In part 2 of this article series, we will explore how filters — that invariably change level or phase as a function of frequency — can affect crest factor. Towards the end, you can download a MS Excel Workbook for free that contains all relevant calculations and graphics used in this article.

During part 1 we saw that crest factor is a waveform's peak‑to‑average ratio where average stands for the quadratic mean, better know as Root Mean Square or RMS.

Easy Start

Figure 1To appreciate how filters can affect crest factor, we should take advantage of a familiar starting point: the square wave (Figure 1) with its —well known — crest factor of one.

The square wave will serve as case study for explaining the abstraction. That being said, towards the end I will leave you with enough breadcrumbs to increase your understanding.

An ideal square wave can be represented as an infinite sum of sine wave components.

$$x(t)=\frac{4}{\pi }\left [ sin(\omega t)+\frac{1}{3}sin(3\omega t)+\frac{1}{5}sin(5\omega t)+\cdots \right ],\; \; \; \; where\; \omega=2\pi f$$

Equation 1 shows the recipe for constructing an ideal square wave with an RMS value of one that consists solely of odd‑integer harmonic frequency components.

Gibbs Phenomenon

However, when this infinite harmonic series is truncated, i.e., a finite number of harmonics rather than an infinite amount, which happens in loudspeakers that invariably exhibit low‑pass behavior near the upper limit of human hearing as well as in the digital domain due to the anti‑aliasing (low‑pass) filter, the square wave will exhibit overshoot at the jump discontinuities (Figure 1) known as the Gibbs phenomenon.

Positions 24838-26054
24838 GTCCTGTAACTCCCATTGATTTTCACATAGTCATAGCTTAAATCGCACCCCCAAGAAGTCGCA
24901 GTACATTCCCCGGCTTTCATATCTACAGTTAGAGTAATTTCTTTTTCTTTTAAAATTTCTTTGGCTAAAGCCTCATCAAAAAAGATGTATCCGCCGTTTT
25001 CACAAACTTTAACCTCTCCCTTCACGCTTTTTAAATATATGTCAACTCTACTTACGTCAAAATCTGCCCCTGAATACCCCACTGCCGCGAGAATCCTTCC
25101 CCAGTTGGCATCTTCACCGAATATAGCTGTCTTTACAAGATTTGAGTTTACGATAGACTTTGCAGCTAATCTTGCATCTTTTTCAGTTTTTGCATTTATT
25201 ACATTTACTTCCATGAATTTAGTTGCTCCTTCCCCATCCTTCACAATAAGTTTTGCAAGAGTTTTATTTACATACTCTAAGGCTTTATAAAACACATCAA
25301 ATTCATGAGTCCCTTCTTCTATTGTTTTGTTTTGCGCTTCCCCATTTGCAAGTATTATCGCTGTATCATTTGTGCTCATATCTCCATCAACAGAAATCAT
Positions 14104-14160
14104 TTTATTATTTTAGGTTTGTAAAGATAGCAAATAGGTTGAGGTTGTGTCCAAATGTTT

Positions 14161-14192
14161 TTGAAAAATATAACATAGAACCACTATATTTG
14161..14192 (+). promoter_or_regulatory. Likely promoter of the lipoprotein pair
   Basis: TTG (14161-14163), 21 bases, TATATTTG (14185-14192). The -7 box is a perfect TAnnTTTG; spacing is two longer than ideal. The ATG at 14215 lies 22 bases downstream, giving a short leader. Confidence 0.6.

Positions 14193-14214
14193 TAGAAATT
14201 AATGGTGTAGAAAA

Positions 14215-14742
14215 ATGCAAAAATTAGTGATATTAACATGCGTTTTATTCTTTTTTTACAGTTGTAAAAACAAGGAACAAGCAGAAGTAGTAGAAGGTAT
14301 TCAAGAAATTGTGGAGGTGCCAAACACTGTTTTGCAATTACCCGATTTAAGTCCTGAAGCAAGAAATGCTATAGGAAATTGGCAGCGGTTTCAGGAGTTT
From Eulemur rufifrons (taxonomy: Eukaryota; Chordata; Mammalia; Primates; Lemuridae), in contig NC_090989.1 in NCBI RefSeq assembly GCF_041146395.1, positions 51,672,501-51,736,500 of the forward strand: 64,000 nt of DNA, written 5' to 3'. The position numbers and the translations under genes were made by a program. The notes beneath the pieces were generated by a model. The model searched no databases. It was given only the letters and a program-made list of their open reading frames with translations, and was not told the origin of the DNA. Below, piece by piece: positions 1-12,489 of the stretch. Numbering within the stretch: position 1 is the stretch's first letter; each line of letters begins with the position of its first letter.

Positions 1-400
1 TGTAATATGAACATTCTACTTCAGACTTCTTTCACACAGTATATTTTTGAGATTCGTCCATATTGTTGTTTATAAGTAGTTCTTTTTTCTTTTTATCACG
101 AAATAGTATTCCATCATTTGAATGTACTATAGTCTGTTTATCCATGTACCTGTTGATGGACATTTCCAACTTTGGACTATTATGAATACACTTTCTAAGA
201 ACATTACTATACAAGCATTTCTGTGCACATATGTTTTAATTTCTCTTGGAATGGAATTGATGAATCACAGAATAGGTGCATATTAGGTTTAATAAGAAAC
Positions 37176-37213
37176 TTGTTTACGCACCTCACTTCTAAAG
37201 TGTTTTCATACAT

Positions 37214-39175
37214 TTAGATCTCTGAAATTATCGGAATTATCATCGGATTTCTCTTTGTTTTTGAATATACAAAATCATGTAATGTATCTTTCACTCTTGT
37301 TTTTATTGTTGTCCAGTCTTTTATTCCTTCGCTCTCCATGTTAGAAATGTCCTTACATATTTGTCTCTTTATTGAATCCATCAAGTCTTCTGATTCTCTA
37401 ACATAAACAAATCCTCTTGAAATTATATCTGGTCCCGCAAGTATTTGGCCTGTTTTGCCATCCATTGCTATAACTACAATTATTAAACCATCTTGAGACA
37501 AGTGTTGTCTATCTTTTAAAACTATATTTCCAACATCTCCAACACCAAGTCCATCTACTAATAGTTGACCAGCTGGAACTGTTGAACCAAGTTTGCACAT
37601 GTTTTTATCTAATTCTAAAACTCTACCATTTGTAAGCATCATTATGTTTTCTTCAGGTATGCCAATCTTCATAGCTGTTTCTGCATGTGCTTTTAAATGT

Figure 2Notice in Figure 2 that a square wave approximation improves with each harmonic added.

For the calculation examples in this article, the number of harmonics (including the first harmonic or fundamental frequency) is limited to a maximum of 25. Despite this constraint, the RMS value is indeed one; however, due to the Gibbs phenomenon, the peak value is 1,2 (Figure 1) rather than the expected value of one for ideal square waves whose RMS level is one as well.

Consequently, the crest factor for this square wave approximation is not one (on a linear scale) or zero dB (on a logarithmic scale) as is expected of ideal square waves. Nevertheless, if the number of harmonics were to be increased, the Gibbs phenomenon would be minimized and the crest factor is expected to converge towards one or zero dB.

It is all about the Phase

The textbook version of the genuine square wave occurs if and only if each individual sinusoidal component, i.e., harmonic (including the fundamental frequency), has an initial condition of zero‑degrees phase offset. Which raises the question: "What if the harmonics are phase‑offset?"

Figure 3Figure 3 shows six instances where the very same sinusoidal components — without changing their amplitudes — have their phases randomized so that they sum to a certain peak value.

What is remarkable is that, in each instance the individual sinusoidal components — despite their randomized phases — sum to the same RMS value albeit with different peak values, i.e., crest factors. Notice that the crest factor starts out with a value of 3 dB and rises all the way to 8 dB.

So far, the most important takeaway is this: All other things being equal, scrambling a square wave's harmonics makes its crest factor rise without exception!

Let us see this in action by filtering an actual square wave.

⚠ CAUTION: LOUD VIDEO FOLLOWING NEXT ⚠

The first example in the video above demonstrates a square wave whose sinusoidal components' phases are rearranged by means of an all‑pass filter which allows "all frequencies to pass", i.e., no attenuation of the harmonics, while introducing — loosely defined — frequency dependent delay, i.e., the harmonics are phase‑offset.

Please pay attention to the following:

• In the time domain (oscilloscope and VU meters):
• The waveform shape changes dramatically
• The waveform's crest (peak) changes dramatically